IPA petitions FDA on requiring CFUs for probiotic labeling

By Stephen Daniells contact

- Last updated on GMT

Colony forming units (CFUs) are calculated from probiotic plate counts.  Image © iStock / Ca-ssis
Colony forming units (CFUs) are calculated from probiotic plate counts. Image © iStock / Ca-ssis
The International Probiotics Association has submitted a citizen petition to the FDA to require the labeling of probiotic ingredients in dietary supplements as colony forming units (CFUs) instead of by weight.

The petition (docket number FDA-2016-P-3968) states​:  “The amendment to the regulations [21 C.F.R. § 101.36] requested here would help ensure that consumers have the most useful, relevant information with respect to the amount of probiotic ingredients in dietary supplements.”

Colony forming units (CFUs) are calculated from probiotic plate counts, a technique that was developed at the start of the 20th Century. Plate counts are still the gold standard for quantifying viable cells.

Currently, the regulations require the labeling of probiotics by weight per serving (usually in milligrams for probiotics) to give consumers the information they need to evaluate how much “effective” ingredient is in a product. While such an approach may work for vitamins, minerals, fatty acids, botanicals and other dietary ingredients, probiotics are very different.

Dr David Keller, VP of Scientific Operations for Ganeden and a member of the IPA Regulatory Affairs Committee Americas, explained: “According to the World Health Organization (WHO), probiotics are live microorganisms that, when administered in adequate amounts, confer a health benefit on the host. Since they are live microorganisms they are very unique from other dietary ingredients.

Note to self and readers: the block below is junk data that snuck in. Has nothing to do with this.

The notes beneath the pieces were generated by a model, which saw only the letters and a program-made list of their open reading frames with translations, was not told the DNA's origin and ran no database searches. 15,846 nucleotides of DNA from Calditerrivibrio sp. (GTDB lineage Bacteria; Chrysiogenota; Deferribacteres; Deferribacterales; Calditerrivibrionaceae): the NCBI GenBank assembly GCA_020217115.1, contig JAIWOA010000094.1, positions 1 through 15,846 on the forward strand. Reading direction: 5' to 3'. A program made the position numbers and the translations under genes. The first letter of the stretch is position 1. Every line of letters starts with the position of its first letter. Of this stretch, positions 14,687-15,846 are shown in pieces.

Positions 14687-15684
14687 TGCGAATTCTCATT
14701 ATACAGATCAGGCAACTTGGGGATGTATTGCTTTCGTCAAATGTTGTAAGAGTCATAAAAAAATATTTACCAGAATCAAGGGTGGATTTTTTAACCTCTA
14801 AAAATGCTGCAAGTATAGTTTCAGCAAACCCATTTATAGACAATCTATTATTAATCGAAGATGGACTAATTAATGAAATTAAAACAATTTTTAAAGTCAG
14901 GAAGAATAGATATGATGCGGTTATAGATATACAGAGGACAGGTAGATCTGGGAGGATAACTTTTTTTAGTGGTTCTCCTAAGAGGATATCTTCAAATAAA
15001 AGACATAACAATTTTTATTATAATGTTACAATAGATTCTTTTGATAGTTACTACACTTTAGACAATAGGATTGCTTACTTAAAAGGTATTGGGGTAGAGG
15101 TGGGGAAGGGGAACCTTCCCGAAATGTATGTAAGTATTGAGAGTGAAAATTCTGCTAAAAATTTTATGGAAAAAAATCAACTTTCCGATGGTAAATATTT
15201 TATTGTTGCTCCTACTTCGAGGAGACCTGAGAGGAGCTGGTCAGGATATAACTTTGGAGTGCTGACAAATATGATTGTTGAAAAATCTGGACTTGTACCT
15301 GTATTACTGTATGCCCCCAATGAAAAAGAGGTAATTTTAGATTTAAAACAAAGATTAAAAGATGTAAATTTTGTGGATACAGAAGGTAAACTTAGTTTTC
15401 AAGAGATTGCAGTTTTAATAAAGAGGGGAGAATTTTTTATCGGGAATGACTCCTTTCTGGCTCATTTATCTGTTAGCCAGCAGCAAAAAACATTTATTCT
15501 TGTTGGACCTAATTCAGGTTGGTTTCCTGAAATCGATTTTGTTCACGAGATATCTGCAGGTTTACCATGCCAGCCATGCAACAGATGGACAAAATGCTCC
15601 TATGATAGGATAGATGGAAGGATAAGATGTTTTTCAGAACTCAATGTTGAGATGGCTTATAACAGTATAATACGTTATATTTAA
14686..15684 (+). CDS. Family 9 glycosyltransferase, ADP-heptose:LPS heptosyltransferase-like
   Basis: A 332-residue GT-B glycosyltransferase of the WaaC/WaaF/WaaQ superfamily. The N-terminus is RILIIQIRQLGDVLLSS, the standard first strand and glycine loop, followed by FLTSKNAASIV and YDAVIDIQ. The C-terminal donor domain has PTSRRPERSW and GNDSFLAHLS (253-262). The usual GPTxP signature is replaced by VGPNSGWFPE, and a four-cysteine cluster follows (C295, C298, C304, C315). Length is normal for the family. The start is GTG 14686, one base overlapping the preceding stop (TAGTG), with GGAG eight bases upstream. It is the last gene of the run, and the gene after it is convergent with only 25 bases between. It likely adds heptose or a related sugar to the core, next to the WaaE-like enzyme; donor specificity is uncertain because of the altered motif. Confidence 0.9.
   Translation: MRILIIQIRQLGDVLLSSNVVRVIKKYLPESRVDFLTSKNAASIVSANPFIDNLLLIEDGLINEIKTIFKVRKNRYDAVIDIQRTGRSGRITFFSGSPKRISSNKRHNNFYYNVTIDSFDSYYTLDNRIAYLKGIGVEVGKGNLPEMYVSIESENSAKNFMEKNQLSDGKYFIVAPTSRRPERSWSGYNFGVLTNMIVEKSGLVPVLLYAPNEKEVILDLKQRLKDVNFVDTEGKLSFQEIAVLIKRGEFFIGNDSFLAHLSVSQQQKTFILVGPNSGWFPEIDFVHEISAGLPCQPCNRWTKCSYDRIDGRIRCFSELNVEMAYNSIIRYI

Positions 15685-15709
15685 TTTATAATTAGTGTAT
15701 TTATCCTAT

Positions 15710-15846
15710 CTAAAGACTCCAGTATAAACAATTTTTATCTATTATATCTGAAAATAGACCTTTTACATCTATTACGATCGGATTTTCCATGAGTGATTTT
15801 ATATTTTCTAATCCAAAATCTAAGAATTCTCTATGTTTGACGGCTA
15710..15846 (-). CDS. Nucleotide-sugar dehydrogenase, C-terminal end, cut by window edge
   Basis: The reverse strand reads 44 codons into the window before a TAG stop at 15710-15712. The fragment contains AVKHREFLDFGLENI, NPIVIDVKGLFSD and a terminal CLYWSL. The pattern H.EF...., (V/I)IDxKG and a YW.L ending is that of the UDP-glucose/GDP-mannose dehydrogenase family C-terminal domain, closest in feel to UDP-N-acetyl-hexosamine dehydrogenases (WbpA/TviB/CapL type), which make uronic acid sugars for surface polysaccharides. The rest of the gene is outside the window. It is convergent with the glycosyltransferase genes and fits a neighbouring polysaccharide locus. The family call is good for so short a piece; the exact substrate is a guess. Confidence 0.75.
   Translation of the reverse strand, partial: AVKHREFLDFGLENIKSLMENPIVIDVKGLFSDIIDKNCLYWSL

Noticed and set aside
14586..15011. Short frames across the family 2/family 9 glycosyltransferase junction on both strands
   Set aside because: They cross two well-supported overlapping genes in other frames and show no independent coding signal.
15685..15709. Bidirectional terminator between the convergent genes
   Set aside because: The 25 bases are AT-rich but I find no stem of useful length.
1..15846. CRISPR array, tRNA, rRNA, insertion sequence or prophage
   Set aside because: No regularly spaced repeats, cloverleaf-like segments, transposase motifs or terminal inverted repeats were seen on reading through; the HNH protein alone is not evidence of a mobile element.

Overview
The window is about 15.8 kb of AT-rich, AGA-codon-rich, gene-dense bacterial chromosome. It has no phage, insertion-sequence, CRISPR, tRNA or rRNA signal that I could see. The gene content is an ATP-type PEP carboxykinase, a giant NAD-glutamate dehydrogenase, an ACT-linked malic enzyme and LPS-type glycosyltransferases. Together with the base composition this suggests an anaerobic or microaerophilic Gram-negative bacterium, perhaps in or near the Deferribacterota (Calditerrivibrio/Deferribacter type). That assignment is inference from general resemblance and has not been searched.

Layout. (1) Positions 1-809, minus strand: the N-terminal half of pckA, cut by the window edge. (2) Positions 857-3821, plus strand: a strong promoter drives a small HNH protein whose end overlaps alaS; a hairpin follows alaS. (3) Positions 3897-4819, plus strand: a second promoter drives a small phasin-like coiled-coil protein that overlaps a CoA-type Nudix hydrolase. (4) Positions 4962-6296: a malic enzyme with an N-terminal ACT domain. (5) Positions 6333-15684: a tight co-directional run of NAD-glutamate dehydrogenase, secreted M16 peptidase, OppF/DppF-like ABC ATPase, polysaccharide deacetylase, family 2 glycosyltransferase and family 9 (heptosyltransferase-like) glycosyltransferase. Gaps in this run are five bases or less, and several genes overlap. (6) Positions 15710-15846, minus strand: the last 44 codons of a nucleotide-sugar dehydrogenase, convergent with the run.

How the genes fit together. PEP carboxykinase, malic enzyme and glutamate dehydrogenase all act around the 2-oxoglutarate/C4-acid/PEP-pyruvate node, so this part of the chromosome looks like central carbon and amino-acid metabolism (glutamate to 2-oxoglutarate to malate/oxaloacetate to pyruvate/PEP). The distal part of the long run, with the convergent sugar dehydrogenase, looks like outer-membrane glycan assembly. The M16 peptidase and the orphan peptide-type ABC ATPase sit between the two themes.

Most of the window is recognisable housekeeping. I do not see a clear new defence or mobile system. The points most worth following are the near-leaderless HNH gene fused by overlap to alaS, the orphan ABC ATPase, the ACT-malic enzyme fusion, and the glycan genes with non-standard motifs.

“While milligrams (mg) is a meaningful unit of measurement for most dietary ingredients, Colony Forming Units (CFU) is the appropriate unit of measurement for probiotics. The number of mgs of a probiotic has no correlation to the number of CFUs. For example, two products could each contain 50mg of a probiotic, but have very different CFU counts. Efficacy of individual strains are based on clinical data specific to that strain, and have historically, and continue to be reported in CFU.

“The goal of this citizen’s petition is to increase transparency in the probiotic market, by labeling products with a meaningful unit of measure. This change will allow all stakeholders to identify the amount of probiotic in each product, and be able to correlate that with what is required for an efficacious amount, as well as accurately compare different product inclusion levels.”

Global standards

The petition also notes that other government agencies around the world already specifically recommend labeling in CFUs, including Health Canada, the Ministry of Health in Italy, while GRAS notifications and dossiers also state CFUs.

George Paraskevakos, IPA’s executive director, ​told us: ““We are hoping that the entire probiotic industry comments and supports IPA’s citizens petition. Labelling in CFU is very significant to our sector in every way and the time has come that we address this with all the stakeholders involved in the probiotic market.”

The comment period is open until May 17, 2017. 

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2 comments

Plate Counts at end of Shelf Life

Posted by Mike,

In Canada, the cfu counts must be guaranteed at the end of shelf life. So it is not a snap shot, it is worst case scenario. If a product has a 1 year shelf life and reads 5 billion cfu of probiotic; it must have 5 billion VIABLE cfus after that one year. Pretty sure IPA will adopt this for the FDA as they quote Health Canada on the topic.

If the product has more at the time of consumption, bonus for the consumer.

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Plate counts are a snapshot in time

Posted by Michael Larsen,

Labeling CFUs rather than by weight makes good sense for the reasons this article details, but plate count results for various probiotic/fermented foods change over time. At what point in time should the plate count be taken and results published on labeling? The only point in time that should really matter to a consumer is the moment the product is consumed. Any other time is irrelevant, really.

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